It’s a challenging task to try and explain why someone’s music speaks to you, and I’m going to make an effort - but mostly I’m going to just let Prine speak for himself. What follows is a run-down of some of my favorite of Prine’s work.
When first I think of Prine, I think of his sense of humor- he's clever, cheeky, and sometimes downright silly. He has songs that make me laugh out loud every time I hear them. His well-known "In Spite of Ourselves" is one of those- a couple celebrates their unlikely partnership (“against all odds, honey you’re the big door prize”).
Prine writes a lot of music that reflects on the bizarreness of life in his unique, happy-go-lucky manner, like “The Way The World Goes Round,” “Spanish Pipedream,” and “Fish and Whistle.”
In “Illegal Smile,” Prine pokes fun at people who take life too seriously- "You may see me tonight with an illegal smile, it don’t cost very much, but it lasts a long while, won’t you please tell the man I didn’t kill anyone, I’m just trying to have me some fun.”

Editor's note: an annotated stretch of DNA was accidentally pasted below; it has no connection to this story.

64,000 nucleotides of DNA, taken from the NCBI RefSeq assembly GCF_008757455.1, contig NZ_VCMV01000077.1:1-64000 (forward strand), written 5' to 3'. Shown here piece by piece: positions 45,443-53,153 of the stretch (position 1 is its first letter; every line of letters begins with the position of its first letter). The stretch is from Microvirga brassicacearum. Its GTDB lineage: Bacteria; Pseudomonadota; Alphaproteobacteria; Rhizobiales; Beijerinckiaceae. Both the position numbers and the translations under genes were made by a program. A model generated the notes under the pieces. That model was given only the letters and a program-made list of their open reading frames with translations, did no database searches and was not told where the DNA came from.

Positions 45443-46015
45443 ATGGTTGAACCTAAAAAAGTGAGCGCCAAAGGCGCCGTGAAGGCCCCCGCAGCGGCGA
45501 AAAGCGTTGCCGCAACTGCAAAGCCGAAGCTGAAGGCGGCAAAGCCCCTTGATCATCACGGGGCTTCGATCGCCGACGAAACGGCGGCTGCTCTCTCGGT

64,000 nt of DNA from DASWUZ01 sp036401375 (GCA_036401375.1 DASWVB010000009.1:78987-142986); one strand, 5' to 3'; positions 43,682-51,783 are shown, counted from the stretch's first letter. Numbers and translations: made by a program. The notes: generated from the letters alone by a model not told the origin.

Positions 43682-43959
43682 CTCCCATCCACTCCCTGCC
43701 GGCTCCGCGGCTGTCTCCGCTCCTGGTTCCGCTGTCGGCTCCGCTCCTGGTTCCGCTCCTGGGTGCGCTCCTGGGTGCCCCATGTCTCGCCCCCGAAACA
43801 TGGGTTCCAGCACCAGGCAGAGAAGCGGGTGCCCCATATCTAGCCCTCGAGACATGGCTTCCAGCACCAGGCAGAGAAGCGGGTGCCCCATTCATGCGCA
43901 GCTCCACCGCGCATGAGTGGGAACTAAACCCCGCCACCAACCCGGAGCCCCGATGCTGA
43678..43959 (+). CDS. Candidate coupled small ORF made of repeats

“Christmas in Prison” is a somber love story, tinged with humor: “It was Christmas in prison, and the food was real good, they had turkey and pistols made out of wood… and I dream of her always, even when I don’t dream…”
“He Forgot That It Was Sunday” tells a rambling story that you can sing along to: “In a former life, in a hotel chair, I was Charlie Parker’s teddy bear…”
In spite of his propensity toward silliness, Prine writes some of the most poignant music I've heard. He has a unique ability to drive a message home with a few simple words. Even his most sad songs maintain a gleam of hope- they're not angry or depressing, just reflective. He observes and recounts but doesn't preach.